NEWCOMERS SEE ACTION
Eighteen new Trojans have seen action for the Trojans in 2002: 12 first-year freshmen (WR Mike Williams, P Tom Malone, CB Justin Wyatt, TB Hershel Dennis, FB Brandon Hancock, S Mike Ross, LB Dallas Sartz, LB Oscar Lua, OG Fred Matua, TE Dominique Byrd, OT Winston Justice and DE LaJuan Ramsey), 4 junior college transfers (PK Ryan Killeen, WR Jason Mitchell, CB Ronald Nunn and DE Van Brown) and 2 college transfers (LB Melvin Simmons and TB Justin Fargas). Also, 9 walk-ons have played: WR Greig Carlson, DE Jay Bottom, SNP Joe Boskovich, DT Spencer Torgan, CB-WR Forrest Mozart, S Greg Farr, LB Collin Ashton, WR Steve Levario Jr. and WR Matt Haugen. Fourteen newcomers and 3 walk-ons saw action in the Auburn opener.
NEW ASSISTANT COACHES
There are two new full-time assistant coaches in 2002: Greg Burns, who handles the secondary, and Tim Davis, who is in charge of the offensive line (guards and centers). Burns, a one-time Washington State defensive back spent the past 4 years at Louisville after a year at Idaho. Davis was at Wisconsin the last 5 years after a 7-year stint at Utah. Also, Brennan Carroll (head coach Pete Carroll's son who was a tight end at Pittsburgh the last 3 years), joined the staff as a graduate assistant working with the offense and special teams. Several returning assistant coaches have different responsibilities in 2002. Steve Sarkisian, who was the offensive graduate assistant in 2001, now works fulltime as the quarterbacks coach. Kennedy Pola, last year's special teams coordinator, added the duty of running backs coach. Lane Kiffin switched from tight ends to wide receivers coach. Keith Uperesa, last year's offensive line coach, now is in charge of offensive tackles and tight ends. And offensive coordinator Norm Chow, who also was USC's quarterbacks coach in 2001, just handles the coordinator duties in 2002.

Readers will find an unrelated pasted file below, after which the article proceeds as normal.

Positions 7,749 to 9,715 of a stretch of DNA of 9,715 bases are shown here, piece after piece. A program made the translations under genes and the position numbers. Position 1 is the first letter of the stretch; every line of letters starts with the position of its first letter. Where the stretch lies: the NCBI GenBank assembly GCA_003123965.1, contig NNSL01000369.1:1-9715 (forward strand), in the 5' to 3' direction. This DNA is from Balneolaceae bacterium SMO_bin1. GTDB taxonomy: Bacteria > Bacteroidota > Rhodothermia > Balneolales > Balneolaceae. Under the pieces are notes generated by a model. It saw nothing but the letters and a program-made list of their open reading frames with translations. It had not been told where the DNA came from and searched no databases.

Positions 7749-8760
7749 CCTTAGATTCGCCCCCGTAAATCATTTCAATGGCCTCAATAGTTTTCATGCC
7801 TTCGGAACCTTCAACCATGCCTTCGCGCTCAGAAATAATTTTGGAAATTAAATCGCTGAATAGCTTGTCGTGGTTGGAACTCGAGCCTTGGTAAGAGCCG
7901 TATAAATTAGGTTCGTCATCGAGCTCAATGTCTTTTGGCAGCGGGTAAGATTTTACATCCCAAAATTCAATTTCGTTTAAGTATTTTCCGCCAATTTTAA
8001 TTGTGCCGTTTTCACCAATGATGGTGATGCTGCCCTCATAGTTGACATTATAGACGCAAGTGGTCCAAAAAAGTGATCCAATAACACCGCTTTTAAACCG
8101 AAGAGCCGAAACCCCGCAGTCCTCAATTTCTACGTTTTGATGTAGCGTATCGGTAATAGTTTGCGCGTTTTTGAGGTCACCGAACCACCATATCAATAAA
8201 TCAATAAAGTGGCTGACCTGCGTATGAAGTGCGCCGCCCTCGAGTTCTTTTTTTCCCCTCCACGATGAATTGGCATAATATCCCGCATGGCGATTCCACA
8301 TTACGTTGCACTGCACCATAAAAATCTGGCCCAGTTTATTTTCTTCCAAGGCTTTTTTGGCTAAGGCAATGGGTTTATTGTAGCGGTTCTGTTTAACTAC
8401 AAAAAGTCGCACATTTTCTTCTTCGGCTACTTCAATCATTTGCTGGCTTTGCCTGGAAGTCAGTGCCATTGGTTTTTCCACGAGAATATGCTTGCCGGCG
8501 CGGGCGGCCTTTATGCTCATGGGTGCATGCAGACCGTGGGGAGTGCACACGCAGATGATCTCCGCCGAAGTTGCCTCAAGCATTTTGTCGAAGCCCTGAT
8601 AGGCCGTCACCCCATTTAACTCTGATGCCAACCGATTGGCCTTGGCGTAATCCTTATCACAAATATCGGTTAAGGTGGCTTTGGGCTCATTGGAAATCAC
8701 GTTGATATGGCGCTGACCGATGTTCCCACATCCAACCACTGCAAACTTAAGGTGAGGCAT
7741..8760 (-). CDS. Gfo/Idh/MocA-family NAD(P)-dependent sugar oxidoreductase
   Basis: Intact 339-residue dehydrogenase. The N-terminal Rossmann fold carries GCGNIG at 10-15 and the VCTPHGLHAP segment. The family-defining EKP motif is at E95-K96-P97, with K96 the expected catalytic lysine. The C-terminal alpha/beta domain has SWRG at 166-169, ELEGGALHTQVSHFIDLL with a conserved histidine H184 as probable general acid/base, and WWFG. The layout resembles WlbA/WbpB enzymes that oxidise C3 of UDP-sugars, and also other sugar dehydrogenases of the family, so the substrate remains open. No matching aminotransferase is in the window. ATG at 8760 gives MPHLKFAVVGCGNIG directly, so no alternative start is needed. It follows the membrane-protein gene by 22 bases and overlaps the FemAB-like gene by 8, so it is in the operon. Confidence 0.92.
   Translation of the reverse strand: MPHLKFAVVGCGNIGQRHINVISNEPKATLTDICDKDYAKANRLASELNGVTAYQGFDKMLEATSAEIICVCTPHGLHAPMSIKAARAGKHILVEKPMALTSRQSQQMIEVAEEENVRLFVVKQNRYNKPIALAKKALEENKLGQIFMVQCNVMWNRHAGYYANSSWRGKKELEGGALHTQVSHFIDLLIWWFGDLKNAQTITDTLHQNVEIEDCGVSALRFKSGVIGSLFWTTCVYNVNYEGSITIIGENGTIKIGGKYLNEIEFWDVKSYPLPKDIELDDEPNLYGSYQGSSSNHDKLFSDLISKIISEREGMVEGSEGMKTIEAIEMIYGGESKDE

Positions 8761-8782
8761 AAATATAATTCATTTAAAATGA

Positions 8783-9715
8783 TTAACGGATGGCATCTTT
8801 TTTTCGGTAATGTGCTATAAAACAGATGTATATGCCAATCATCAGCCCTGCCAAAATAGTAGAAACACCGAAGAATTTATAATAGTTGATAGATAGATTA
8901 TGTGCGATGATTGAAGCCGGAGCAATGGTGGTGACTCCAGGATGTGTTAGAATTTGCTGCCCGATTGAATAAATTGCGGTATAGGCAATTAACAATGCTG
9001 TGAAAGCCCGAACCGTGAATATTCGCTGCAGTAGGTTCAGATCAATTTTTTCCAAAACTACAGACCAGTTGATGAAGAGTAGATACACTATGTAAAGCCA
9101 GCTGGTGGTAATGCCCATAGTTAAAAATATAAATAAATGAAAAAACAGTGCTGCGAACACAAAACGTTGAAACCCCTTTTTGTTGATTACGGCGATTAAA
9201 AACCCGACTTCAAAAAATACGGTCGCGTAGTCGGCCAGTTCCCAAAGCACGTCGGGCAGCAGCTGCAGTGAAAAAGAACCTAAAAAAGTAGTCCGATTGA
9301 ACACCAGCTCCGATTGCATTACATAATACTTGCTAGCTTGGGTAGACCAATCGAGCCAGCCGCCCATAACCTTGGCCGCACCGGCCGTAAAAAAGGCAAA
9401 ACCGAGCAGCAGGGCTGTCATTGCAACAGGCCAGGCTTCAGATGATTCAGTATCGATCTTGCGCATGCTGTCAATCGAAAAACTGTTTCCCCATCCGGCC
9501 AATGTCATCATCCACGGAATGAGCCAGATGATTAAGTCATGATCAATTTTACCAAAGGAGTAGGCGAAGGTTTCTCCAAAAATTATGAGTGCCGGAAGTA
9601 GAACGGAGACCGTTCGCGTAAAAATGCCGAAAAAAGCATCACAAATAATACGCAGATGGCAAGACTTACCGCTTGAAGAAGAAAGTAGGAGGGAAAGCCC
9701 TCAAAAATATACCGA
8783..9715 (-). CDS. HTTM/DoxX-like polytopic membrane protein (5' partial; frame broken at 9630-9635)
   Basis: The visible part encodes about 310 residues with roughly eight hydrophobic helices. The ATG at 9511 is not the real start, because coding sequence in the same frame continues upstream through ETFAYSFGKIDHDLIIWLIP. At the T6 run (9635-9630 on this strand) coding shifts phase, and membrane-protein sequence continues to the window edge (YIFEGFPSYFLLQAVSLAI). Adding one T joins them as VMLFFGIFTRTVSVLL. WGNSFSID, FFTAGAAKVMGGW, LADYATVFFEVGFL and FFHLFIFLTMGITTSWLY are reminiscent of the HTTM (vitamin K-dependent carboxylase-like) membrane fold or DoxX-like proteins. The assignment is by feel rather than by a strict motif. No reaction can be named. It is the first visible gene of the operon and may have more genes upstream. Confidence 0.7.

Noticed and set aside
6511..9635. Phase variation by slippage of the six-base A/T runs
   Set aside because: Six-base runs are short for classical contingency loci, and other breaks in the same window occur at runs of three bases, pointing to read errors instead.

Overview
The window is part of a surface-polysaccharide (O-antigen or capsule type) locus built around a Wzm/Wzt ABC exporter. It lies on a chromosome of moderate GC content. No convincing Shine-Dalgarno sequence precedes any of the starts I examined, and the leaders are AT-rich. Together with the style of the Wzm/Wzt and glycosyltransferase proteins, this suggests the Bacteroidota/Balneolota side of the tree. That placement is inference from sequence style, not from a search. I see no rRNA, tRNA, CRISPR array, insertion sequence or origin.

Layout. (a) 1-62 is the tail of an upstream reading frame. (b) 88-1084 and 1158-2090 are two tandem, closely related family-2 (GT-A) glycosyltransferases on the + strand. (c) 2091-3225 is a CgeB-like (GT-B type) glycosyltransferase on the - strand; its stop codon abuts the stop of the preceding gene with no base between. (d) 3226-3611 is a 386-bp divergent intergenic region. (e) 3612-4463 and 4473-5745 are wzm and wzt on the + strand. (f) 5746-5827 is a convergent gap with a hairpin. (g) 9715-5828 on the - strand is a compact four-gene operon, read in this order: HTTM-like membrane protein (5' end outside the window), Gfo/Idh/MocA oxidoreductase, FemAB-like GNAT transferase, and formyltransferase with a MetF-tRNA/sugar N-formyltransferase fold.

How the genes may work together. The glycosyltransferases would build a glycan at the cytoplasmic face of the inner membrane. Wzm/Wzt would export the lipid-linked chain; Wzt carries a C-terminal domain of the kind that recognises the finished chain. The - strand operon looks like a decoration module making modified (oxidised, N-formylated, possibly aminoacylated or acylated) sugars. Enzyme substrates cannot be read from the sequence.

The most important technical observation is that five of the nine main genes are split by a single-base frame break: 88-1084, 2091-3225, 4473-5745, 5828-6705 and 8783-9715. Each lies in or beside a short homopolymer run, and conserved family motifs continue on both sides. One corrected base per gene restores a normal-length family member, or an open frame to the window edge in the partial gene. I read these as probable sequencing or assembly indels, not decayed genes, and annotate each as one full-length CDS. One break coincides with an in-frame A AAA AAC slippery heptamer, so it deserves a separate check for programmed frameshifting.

IN THE NFL
USC is always well-represented in the NFL. At the start of training camp this summer, there were 39 ex-Trojans on NFL rosters. Last year, there were 26 Trojans on opening day NFL rosters, including players such as LBs Junior Seau and Chris Claiborne, OL Tony Boselli, DL Willie McGinest, WRs Keyshawn Johnson, Johnnie Morton and Curtis Conway, QB Rob Johnson and DBs Jason Sehorn, Sammy Knight, Rashard Cook and Daylon McCutcheon. Five NFL head coaches have USC ties (either as former players or assistants): New York Giants' Jim Fassel, Tennessee's Jeff Fisher, Seattle's Mike Holmgren, San Francisco's Steve Mariucci and Miami's Dave Wannstedt. Ten current USC players have relatives with NFL playing backgrounds: DE Van Brown (brother, Chad Brown), CB-WR William Buchanon (father, Willie Buchanon), WR Kareem Kelly (cousin, Rashard Cook), OG-DT Fred Matua (cousin, Manu Tuiasosopo), S Kyle Matthews (grandfather, Clay Sr.; father, Clay Matthews; uncle, Bruce Matthews), TB Sultan McCullough (brother, Saladin McCullough), S Troy Polamalu (cousin, Nicky Sualua), LB Lofa Tatupu (father, Mosi Tatupu), OG Travis Watkins (uncle, Tom Watkins) and OT Kyle Williams (uncle, Eric Williams; grandfather, Roy Williams). Additionally, head coach Pete Carroll was an NFL head coach and assistant coach, and assistant Lane Kiffin was an NFL assistant. Four assistant coaches played professionally: Keith Uperesa in the NFL, Norm Chow, Steve Sarkisian and Tim Davis in the CFL (Davis also played in the USFL).